The plot takes on a fourfold aspect at this point, since the revenge contemplates four separate persons. Danglars has become a baron and a banker; he must be attacked through financial channels. The problem is one involving only time for a man of unlimited means. Mondego has become a count and has attained considerable wealth; but his war and private record conceals some doubtful actions of which his enemy has but to possess himself by patient investigation in order to work his ruin. Caderousse's cowardice and selfishness have brought their own reward—criminality—and his secret foe has little to do save abandon him to his evil nature, and wait patiently for the inevitable and terrible day when his name can be erased from the list. Villefort's case seems more perplexing at first. His official position as king's attorney does not readily present any culpable deeds that may be proven. A spot upon his private life is finally discovered and used with overwhelming effect against him.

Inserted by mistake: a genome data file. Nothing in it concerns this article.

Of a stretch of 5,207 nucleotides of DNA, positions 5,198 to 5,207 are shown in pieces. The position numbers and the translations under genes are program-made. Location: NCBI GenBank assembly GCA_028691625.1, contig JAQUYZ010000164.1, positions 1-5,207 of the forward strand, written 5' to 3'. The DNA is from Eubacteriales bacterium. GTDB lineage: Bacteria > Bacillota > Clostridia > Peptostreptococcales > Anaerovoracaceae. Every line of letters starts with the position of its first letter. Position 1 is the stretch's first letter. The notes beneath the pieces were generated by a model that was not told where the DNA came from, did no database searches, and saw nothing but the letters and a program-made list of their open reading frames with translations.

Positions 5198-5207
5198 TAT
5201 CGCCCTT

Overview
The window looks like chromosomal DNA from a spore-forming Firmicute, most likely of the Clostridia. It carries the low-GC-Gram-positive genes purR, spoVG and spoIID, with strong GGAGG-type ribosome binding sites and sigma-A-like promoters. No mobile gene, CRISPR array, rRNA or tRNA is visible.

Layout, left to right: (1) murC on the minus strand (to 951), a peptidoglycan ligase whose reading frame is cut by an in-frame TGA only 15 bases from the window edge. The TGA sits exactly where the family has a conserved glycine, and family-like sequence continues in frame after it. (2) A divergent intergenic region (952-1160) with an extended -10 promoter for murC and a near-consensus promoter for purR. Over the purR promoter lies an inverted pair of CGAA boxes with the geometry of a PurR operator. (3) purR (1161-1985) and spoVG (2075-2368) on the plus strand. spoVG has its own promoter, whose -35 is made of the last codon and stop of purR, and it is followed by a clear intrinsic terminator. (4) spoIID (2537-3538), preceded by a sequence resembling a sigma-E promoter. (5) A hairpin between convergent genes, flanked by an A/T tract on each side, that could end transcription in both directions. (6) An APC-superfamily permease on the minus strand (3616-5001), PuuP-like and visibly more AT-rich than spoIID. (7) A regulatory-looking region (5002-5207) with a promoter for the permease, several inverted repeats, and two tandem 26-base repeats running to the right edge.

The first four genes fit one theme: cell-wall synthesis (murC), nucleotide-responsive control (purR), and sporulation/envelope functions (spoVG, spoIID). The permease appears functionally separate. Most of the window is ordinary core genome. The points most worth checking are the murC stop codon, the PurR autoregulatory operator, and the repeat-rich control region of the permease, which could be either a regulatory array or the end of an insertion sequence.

But the four problems are by no means so simple as would appear from the above outline. They present subtleties and intricacies of wonderful scope. Villefort is not alone attacked officially. An insidious enemy to his domestic happiness is set at work within his home. The two catastrophes descend simultaneously, leaving the man crushed and demented. Danglars is attacked from two other sides beside the financial, so that his wife's social prestige and his daughter's happiness are overthrown at the same time with his flight. And in the same manner with the two others, every available influence is brought to bear upon them. The fourfold problem is accurately demonstrated and comprehensively outlined. It would also have been completely worked out but for the presence of an unexpected factor—the factor of a woman's recurring love. Dantès' sweetheart, Mercédès, has been won by Mondego after her lover's sudden and inexplicable disappearance. The subsequent revenge, therefore, against Mondego in order to be complete must include his wife and their son. The pitiless Dantès, or Count of Monte Cristo, as he is now called, is on the point of slaying the son after having practically accomplished the father's disgrace, when the wife, Mercédès, pierces the count's disguise, till then impenetrable, and implores him to pity in the name of their own former love. The man of bronze hesitates. The woman pleads and avows her love of the earlier days. The man and his beautifully wrought system of revenge is disturbed and thwarted because he has not succeeded in crushing out his heart. The incident comes as a blessed relief after many pages freighted with fatality. It relieves the figure of Monte Cristo which till then had seemed almost devoid of humanity and limned only by the darkness of an inflexible hatred.